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N  A  T  I  O  N  A  L

Battling miseducation

By William Buckley

Published June 2, 1998

 Miseducation, the polls instruct us, remains the primary cause of concern of the American public, beating out even crime. The undecided question is: Whose fault is it? Marginally, of course, the parents'. But the principal contestants for blame are: the teachers and the students themselves.

 What happened in New York City in 1969 happens in this or the other mode widely. In New York, the politicians felt pressure to ease into college a bulk of the high school population. "Open admissions," they called it: If you have a high school diploma, you are guaranteed admission into the CUNY college complex.

 But now the sad results are apprehended and will be acted on. Buying an encyclopedia does not guarantee you an education, and matriculating at college doesn't either.

 The great New York reform announced last week was prompted not only by the failure of "remediation" to pull up a sufficient number of students unqualified in reading, writing and arithmetic. What also happened was a progressive degradation of the prestige of the member colleges. And if a college can't give good learning to good students because of the distractions of open admissions, its reputation begins to flag. The result? The brighter students from high schools look elsewhere to go to school and the downward slide of the city colleges continues.

It is proposed in New York City, under the primary initiative of Trustee Vice Chairman Herman Badillo, to enact the new admissions program in September 1999. Remedial education faces major and minor problems. Almost 50 percent of students who matriculate at Berkeley have needed lessons in remedial reading and writing. But -- the record suggests -- these students advanced in natural intelligence, ambition and determination coped with their shortcomings, whatever their cause.

In New York, CUNY estimates that 13,000 students who would normally enroll in September 1999 will be barred, given their predicted performance in reading and writing. A mammoth effort will be made to instruct as many of these as possible, to overcome their handicap/sloth. The question inevitably arises: If l3,000 New York students are that deficient in the elementary skills, what makes anybody confident that the delinquencies can be corrected? By whom? The teachers? Well, why did they let their students sink so low? Was it the fault of the students? Well, what will cause them to cultivate skills they have refused to cultivate this long?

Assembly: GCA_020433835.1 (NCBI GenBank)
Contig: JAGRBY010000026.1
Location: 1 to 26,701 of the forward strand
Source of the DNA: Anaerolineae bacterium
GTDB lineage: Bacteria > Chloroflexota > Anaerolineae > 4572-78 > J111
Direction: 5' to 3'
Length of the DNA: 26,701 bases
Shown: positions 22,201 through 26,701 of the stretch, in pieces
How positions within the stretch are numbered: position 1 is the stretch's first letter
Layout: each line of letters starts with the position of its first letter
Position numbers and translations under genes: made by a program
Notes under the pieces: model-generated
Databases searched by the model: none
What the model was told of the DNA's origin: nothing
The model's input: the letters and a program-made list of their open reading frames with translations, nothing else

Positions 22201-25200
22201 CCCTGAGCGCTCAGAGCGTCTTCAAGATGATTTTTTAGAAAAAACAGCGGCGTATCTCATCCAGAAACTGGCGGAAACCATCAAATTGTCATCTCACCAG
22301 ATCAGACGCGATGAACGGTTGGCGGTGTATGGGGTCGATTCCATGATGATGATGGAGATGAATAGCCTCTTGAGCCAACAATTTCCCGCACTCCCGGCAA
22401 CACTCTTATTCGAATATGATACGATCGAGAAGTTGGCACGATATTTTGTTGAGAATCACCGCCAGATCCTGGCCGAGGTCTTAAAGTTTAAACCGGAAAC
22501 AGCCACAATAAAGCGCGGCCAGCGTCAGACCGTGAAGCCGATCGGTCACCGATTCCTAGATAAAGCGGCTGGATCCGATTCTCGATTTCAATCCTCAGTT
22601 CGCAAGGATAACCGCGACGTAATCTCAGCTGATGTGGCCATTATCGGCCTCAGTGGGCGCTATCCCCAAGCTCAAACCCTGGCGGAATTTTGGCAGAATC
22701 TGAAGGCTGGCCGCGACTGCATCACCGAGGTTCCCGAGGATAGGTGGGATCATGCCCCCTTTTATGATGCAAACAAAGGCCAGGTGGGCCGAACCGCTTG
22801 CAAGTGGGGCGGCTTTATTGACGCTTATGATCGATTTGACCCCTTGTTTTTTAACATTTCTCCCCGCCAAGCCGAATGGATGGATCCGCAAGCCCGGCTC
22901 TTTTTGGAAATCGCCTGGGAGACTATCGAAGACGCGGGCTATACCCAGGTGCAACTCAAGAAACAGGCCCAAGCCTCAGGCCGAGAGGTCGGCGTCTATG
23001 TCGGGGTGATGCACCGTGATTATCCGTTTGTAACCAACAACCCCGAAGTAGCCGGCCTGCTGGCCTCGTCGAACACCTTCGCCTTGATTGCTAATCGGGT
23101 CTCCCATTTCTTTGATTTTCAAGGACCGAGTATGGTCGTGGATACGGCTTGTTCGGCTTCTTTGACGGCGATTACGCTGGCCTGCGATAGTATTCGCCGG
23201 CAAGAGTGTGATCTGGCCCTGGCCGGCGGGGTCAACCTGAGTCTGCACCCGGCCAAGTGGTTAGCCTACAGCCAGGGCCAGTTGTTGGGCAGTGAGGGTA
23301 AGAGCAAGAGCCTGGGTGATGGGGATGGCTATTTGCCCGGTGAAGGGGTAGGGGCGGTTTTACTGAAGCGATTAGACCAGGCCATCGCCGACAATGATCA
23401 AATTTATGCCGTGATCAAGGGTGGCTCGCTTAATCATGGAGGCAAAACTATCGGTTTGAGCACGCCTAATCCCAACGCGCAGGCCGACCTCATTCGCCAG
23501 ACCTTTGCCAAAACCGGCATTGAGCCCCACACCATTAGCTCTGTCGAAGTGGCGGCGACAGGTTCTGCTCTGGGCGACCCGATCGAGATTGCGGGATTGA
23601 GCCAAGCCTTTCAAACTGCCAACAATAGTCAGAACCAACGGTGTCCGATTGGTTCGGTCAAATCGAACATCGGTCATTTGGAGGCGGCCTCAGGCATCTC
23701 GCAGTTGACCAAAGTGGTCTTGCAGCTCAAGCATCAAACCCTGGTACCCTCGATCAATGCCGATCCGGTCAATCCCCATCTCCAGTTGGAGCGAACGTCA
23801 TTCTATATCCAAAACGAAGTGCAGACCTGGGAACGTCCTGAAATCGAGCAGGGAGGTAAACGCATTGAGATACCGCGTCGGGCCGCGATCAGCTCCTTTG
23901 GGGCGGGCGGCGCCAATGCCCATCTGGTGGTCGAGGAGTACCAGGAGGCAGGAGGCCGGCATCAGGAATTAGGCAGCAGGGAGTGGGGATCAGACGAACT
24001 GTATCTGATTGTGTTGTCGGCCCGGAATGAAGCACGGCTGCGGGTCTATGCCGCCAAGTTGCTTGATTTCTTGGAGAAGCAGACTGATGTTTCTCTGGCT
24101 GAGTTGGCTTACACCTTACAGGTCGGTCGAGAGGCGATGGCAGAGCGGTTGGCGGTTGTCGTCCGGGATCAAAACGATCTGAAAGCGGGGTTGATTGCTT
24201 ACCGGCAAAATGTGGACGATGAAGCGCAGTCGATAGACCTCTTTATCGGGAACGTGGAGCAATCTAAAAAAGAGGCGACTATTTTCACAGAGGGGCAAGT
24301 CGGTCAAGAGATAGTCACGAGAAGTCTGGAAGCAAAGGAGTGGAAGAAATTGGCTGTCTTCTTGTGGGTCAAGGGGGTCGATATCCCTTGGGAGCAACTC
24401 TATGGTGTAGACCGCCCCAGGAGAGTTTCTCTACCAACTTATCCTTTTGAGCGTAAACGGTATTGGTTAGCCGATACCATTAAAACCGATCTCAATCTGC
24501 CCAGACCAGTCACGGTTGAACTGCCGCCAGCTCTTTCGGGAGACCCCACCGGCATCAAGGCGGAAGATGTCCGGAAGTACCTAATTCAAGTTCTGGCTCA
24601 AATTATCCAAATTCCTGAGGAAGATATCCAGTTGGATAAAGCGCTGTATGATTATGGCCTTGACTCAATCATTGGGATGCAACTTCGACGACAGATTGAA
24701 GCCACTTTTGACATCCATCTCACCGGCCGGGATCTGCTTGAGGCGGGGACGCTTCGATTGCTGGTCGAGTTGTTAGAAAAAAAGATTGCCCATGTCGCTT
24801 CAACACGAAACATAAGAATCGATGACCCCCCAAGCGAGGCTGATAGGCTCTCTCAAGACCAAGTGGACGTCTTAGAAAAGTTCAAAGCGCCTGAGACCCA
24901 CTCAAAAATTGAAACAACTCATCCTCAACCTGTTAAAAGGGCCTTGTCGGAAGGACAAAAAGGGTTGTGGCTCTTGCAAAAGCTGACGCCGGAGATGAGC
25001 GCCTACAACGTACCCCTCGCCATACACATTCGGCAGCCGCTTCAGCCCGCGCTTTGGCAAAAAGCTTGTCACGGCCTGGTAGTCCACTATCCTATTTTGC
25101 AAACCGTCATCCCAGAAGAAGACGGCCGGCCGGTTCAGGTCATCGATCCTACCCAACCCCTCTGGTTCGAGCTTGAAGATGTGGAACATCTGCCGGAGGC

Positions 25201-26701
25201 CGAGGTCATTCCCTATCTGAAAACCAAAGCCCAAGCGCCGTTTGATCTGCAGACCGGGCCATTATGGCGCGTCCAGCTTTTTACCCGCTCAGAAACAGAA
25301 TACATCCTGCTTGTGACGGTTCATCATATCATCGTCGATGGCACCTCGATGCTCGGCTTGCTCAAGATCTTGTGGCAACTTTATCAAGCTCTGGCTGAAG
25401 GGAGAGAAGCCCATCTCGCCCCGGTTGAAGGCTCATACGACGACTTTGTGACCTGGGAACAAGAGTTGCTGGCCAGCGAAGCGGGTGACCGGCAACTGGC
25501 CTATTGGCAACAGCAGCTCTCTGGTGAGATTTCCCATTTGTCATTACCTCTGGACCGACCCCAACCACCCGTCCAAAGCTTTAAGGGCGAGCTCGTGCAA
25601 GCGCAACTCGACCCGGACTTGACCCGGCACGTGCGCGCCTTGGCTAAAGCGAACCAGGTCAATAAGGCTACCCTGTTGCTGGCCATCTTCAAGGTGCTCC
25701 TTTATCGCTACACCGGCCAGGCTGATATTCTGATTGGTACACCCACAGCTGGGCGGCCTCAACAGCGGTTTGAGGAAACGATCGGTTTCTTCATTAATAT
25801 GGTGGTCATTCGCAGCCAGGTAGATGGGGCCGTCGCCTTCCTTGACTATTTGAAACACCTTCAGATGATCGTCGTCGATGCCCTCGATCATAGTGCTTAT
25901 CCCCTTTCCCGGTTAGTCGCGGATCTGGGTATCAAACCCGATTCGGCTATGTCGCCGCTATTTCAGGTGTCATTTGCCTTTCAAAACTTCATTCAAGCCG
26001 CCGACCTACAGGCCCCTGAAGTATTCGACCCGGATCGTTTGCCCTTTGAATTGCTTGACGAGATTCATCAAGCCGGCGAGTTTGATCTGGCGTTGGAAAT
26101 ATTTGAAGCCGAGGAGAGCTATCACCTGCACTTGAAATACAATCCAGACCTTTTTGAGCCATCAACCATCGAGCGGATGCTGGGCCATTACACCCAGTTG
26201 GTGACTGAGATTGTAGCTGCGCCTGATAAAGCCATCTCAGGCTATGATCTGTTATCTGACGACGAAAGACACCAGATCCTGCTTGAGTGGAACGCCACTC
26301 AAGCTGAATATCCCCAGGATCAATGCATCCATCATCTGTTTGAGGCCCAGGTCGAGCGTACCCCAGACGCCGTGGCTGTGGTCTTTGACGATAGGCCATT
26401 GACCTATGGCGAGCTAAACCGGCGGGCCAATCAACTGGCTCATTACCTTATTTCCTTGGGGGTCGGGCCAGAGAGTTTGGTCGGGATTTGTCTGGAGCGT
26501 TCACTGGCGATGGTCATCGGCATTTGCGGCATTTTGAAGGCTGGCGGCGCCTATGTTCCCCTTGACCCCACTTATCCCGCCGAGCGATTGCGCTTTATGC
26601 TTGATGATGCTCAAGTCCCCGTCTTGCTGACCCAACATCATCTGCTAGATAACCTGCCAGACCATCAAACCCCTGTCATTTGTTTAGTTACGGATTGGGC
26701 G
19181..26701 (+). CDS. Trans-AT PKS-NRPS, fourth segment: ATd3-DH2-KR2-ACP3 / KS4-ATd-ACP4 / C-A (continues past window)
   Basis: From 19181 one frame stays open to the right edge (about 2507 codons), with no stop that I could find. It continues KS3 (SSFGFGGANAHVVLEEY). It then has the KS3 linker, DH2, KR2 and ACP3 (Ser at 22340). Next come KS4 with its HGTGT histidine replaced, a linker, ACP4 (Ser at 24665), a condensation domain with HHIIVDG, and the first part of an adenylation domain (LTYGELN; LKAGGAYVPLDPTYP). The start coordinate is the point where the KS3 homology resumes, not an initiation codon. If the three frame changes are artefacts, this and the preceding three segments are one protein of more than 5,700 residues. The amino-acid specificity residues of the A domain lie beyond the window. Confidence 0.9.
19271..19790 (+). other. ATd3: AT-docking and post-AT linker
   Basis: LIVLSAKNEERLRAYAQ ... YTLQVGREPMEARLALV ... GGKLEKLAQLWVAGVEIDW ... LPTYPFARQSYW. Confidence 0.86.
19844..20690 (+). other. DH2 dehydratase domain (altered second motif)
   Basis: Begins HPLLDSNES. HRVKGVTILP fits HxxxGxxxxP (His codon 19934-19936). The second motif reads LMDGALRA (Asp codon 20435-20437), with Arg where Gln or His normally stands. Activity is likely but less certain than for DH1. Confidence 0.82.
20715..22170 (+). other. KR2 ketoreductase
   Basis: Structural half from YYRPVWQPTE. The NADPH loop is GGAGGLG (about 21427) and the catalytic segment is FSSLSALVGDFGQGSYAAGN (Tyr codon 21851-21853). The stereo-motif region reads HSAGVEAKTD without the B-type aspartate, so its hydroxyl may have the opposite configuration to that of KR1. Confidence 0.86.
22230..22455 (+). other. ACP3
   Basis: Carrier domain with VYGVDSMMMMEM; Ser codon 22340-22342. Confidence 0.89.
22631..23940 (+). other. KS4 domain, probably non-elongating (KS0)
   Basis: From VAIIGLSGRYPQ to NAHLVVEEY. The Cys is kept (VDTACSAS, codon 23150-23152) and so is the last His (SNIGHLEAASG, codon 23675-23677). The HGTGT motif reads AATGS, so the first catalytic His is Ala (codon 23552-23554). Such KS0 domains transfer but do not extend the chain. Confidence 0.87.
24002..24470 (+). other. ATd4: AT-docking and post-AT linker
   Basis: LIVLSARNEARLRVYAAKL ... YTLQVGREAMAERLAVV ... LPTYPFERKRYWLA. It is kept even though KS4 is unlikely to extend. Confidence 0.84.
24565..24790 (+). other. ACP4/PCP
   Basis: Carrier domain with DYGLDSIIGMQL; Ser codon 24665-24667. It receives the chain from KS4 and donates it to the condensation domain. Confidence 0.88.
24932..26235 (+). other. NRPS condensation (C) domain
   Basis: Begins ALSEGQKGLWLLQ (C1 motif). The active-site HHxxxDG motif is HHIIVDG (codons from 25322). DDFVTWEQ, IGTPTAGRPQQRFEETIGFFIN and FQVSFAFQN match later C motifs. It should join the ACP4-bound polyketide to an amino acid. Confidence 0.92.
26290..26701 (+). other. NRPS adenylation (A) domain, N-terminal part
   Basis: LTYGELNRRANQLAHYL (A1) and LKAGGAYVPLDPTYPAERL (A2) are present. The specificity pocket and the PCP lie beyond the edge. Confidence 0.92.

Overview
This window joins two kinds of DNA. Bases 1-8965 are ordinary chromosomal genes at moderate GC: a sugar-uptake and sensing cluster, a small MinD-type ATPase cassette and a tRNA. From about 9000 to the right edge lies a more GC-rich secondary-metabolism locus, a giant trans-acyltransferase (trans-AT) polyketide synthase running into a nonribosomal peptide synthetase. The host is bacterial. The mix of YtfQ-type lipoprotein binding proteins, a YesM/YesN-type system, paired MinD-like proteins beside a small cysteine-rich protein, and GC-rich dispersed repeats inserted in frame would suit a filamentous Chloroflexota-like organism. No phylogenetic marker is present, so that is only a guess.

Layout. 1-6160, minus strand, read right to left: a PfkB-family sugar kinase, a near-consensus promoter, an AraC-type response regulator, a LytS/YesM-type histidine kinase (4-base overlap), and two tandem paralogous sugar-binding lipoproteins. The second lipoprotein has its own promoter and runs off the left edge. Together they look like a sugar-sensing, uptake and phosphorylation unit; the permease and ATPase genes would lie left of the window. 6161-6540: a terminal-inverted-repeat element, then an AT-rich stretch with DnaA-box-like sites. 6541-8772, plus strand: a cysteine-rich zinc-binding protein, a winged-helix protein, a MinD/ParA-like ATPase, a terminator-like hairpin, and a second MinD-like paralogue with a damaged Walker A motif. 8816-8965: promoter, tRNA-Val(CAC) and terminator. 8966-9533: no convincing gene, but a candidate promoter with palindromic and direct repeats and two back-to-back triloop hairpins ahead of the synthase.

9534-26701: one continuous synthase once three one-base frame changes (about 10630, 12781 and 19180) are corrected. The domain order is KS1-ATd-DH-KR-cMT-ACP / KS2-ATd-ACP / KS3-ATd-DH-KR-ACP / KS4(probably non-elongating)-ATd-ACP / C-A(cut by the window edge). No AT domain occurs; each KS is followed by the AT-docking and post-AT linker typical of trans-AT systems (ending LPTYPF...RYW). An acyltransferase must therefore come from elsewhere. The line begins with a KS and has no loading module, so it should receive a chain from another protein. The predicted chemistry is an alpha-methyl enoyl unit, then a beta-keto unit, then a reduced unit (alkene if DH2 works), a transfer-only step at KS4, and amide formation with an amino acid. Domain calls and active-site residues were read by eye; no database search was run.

Inevitably, critics of the reform look for legal devices to act on. In America, the default complaint of those who complain about such matters is:  race. And, yes, a disproportionate percentage of blacks and Hispanics will be turned away next year. That lifts the hearts of civil rights lawyers who are turning to Title 6 of the Civil Rights Act. No institution that receives federal money may discriminate by race or ethnicity.

 The inclination to go to the courts alleging discrimination is hampered by the existence of white students who will also be turned down. That would suggest that admissions standards are being applied to the uniform disadvantage of anyone who can't read or write, even albinos. That probably won't stop the litigators. But they have failed in California in attempting by law to set aside the provisions of Proposition 209 that barred preferences for racial or ethnic reasons, and they'd have a tough time against the trustees of CUNY.

 We see in New York a fine example of the chaos brought on by public action. We have 1) public colleges, 2) publicly decreed admissions requirements, 3) public funding (city, state and federal); and 3) publicly protected teachers' unions. But they have run into two forces, one flexible, one inflexible.

 The flexible student who can afford to do so is free to apply to go to college elsewhere. That's what they call voting with one's feet: the inertial movement, in this case, of the brighter, mobile students away from campuses whose standards are wilting.

 And the inflexible factor is, quite simply, genuine education. In the last analysis, you can read, or you can't; can write, or can't; can multiply, or cannot. There is no way in which the lettering of a diploma can invest the student with skills he hasn't developed.

  This brings on a free-market response, even as if the Coca-Cola you're served is half water, you'd stop buying it. The corrective pressures in New York are being brought by students acting through the market, and by academic truths that can't be vitiated. As ever, market corrections are lifesaving.